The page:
Gareth Southgate

I remember nineteen ninety six
like it was yesterday – the penalty
the way that Gareth kicked the ball and missed
I bet he never thought that day that he
would ever be back in the game again
his name engraved in Lions’ hearts, their
lips aflame with songs of praise, and men
in waistcoat shops, and women swooning where
he might have been. You’ve got to love a man
who wears his pride so modestly, who’s cute
who wears a new suit stylishly, who can
(if dream we dare) bring home the Cup to boot
If on that fateful day he’d walked away
we wouldn’t be here, would we. Let us play.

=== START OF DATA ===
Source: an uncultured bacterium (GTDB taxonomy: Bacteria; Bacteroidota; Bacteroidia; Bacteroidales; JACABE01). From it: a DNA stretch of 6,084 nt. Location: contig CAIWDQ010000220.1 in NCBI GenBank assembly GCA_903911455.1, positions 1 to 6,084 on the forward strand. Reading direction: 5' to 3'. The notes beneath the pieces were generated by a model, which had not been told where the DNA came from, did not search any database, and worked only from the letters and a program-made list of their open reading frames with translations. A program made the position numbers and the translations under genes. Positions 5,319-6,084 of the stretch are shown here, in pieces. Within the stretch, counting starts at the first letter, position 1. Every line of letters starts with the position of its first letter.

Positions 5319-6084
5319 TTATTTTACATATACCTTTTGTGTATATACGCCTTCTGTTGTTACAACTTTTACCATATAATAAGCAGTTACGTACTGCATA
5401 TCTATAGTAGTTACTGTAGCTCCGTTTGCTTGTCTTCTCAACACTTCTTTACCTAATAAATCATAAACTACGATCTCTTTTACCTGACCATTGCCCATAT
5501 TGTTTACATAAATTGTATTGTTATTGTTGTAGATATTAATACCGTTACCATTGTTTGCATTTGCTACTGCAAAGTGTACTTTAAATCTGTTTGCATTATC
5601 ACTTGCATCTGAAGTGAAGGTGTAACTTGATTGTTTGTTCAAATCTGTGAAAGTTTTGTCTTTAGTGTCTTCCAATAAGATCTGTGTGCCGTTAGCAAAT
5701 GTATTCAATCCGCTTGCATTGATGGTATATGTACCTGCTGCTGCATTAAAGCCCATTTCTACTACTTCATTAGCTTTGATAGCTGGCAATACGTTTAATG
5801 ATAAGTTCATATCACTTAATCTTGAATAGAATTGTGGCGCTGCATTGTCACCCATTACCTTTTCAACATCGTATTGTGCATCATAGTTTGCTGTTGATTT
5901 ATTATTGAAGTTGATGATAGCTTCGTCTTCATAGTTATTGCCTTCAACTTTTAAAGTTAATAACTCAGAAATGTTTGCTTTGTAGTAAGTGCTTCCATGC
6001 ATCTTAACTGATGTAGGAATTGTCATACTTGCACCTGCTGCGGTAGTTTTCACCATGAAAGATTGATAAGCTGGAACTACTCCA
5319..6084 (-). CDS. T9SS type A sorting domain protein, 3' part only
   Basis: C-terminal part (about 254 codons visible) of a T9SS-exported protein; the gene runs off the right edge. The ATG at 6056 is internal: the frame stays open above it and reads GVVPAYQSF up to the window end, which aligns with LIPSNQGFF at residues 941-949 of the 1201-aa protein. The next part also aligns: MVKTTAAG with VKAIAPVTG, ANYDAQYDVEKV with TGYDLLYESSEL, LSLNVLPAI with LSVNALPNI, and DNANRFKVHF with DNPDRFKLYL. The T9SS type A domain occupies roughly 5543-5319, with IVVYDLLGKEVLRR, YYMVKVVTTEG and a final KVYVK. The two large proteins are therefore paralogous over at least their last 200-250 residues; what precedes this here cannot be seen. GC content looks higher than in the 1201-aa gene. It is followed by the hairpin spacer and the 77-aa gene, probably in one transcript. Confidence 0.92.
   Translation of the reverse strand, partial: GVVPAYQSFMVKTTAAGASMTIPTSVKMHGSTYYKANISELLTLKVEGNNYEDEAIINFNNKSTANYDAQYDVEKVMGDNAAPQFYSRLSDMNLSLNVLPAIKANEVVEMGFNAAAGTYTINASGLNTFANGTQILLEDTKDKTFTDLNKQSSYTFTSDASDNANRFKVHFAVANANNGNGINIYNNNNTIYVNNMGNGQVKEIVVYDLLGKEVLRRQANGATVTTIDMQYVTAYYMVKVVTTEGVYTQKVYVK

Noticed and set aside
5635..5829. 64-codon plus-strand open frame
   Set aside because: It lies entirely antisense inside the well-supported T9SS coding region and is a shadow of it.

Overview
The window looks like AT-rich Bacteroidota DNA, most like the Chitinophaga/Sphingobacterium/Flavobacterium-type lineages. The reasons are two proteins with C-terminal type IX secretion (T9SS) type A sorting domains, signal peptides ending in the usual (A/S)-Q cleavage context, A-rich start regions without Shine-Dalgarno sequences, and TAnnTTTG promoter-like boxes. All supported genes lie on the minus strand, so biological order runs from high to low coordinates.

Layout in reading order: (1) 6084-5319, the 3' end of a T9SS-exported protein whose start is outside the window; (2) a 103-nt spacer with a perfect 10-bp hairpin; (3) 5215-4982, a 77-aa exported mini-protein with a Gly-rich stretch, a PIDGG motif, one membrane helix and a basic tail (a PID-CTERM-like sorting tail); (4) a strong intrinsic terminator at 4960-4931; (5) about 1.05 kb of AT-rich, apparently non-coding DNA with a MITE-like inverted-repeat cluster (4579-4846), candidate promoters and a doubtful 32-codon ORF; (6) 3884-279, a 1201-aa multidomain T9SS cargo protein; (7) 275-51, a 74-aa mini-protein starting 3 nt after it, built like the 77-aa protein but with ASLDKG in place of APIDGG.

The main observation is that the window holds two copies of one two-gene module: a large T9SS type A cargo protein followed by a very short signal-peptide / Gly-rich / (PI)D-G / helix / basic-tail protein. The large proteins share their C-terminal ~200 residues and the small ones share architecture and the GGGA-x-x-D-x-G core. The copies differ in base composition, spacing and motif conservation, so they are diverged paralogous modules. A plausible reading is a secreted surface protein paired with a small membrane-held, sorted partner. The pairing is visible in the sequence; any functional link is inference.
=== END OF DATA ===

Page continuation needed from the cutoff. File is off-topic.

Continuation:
© Gail Foster 11th July 2018

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Years of Hurt

Whilst the majority of domestic violence perpetrators are men I am fully aware that men are sometimes victims as well, therefore this poem is written in such a way that ‘he’ and ‘his’ can be substituted with ‘she’ and ‘her’, and ‘girls’ with ‘boys.’  

When it comes to domestic violence, no-one is a winner…

Oh God, did England win? That means that he
is coming home. I’ve done the washing up
and cooked him steak and crinkle chips for tea
and put his tinnies and his football cup
beside his chair and switched the telly on
All done. I wait. It could go either way
Of late it’s gone a little bit like this
He comes in in a ‘you’re alright mate’ way
insisting on a bear hug and a kiss
and then the beer kicks in – his tea is cold
his boss is mean to him, his car is shit
and I’m the Germans, oh and I am old
I told the girls at work he didn’t hit
me, lied about the bruise beneath my shirt
Don’t talk to me of Lions. Years of hurt.

© Gail Foster 7th July 2018